Confirm favorite deletion?
Constitutional Law Keyed to Barnett
The Civil Rights Cases
Citation:109 U.S. 3 (1883)
Only StudyBuddy Pro offers the complete Case Brief Anatomy*
Access the most important case brief elements for optimal case understanding.
*Case Brief Anatomy includes: Brief Prologue, Complete Case Brief, Brief Epilogue
- The Brief Prologue provides necessary case brief introductory information and includes:
- Topic: Identifies the topic of law and where this case fits within your course outline.
- Parties: Identifies the cast of characters involved in the case.
- Procedural Posture & History: Shares the case history with how lower courts have ruled on the matter.
- Case Key Terms, Acts, Doctrines, etc.: A case specific Legal Term Dictionary.
- Case Doctrines, Acts, Statutes, Amendments and Treatises: Identifies and Defines Legal Authority used in this case.
- The Case Brief is the complete case summarized and authored in the traditional Law School I.R.A.C. format. The Pro case brief includes:
- Brief Facts: A Synopsis of the Facts of the case.
- Rule of Law: Identifies the Legal Principle the Court used in deciding the case.
- Facts: What are the factual circumstances that gave rise to the civil or criminal case? What is the relationship of the Parties that are involved in the case. Review the Facts of this case here:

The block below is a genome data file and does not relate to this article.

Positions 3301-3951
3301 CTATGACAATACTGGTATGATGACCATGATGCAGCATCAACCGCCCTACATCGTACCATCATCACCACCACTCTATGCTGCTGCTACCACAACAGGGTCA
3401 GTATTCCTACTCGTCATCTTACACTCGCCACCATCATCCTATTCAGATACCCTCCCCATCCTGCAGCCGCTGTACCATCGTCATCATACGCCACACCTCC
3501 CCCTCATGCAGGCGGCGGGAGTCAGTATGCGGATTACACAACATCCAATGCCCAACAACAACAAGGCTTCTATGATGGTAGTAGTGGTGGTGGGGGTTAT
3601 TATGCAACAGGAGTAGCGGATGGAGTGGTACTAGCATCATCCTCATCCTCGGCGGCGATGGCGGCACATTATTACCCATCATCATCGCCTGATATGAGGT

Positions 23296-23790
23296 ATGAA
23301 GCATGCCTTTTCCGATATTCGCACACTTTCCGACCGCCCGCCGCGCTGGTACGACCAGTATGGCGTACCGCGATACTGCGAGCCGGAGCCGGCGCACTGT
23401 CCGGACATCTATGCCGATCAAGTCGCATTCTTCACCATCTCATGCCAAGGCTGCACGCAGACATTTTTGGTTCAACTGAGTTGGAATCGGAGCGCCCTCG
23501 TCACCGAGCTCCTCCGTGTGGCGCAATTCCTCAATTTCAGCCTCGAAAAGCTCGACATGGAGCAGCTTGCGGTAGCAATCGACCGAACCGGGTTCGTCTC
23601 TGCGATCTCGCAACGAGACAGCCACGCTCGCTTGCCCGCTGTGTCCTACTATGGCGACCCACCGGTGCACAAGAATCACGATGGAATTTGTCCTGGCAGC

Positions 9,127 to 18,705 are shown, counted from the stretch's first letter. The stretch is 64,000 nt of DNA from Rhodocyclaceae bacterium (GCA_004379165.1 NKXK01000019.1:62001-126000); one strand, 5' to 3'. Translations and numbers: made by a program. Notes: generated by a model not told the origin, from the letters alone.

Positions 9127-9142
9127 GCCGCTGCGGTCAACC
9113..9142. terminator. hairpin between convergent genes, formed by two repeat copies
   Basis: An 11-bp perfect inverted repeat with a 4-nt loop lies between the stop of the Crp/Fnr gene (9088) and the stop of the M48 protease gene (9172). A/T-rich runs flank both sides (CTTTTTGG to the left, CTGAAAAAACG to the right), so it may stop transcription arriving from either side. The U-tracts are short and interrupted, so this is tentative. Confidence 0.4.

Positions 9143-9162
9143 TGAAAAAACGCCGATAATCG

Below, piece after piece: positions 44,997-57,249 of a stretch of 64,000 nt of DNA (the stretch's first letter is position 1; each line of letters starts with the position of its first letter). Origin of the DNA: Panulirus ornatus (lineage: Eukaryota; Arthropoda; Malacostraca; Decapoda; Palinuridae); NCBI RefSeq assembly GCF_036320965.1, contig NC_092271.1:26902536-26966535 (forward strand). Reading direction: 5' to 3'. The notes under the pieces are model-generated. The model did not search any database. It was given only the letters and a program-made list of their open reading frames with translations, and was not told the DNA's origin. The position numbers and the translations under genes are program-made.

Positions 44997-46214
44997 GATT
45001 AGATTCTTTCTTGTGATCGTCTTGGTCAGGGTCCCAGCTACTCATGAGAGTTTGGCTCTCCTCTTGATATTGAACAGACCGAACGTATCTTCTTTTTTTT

Following the Civil War, Congress passed a series of laws to regulate discriminatory state action and private conduct that violated the newly enacted Civil War Amendments (the Thirteenth, Fourteenth, and Fifteenth Amendments). The Civil Rights Act of 1875 guaranteed citizens (regardless of race) access to public accommodations, and prohibited states from limiting jury service to members of a certain race (and allowed lawsuits brought under those laws to be tried in federal courts, instead of state court). After the law was passed, the federal government brought suit against businesses around the country that were discriminating on the basis of race in violation of the newly enacted law. Those cases were consolidated into one case. The business owners (defendants) argued that Congress did not have the authority to pass the Civil Rights Act of 1875 pursuant to its power to enforce the Civil War Amendments.
- Issue(s): Lists the Questions of Law that are raised by the Facts of the case.
- Holding: Shares the Court's answer to the legal questions raised in the issue.
- Concurring / Dissenting Opinions: Includes valuable concurring or dissenting opinions and their key points.
- Reasoning and Analysis: Identifies the chain of argument(s) which led the judges to rule as they did.
- The Brief Prologue closes the case brief with important forward-looking discussion and includes:
- Policy: Identifies the Policy if any that has been established by the case.
- Court Direction: Shares where the Court went from here for this case.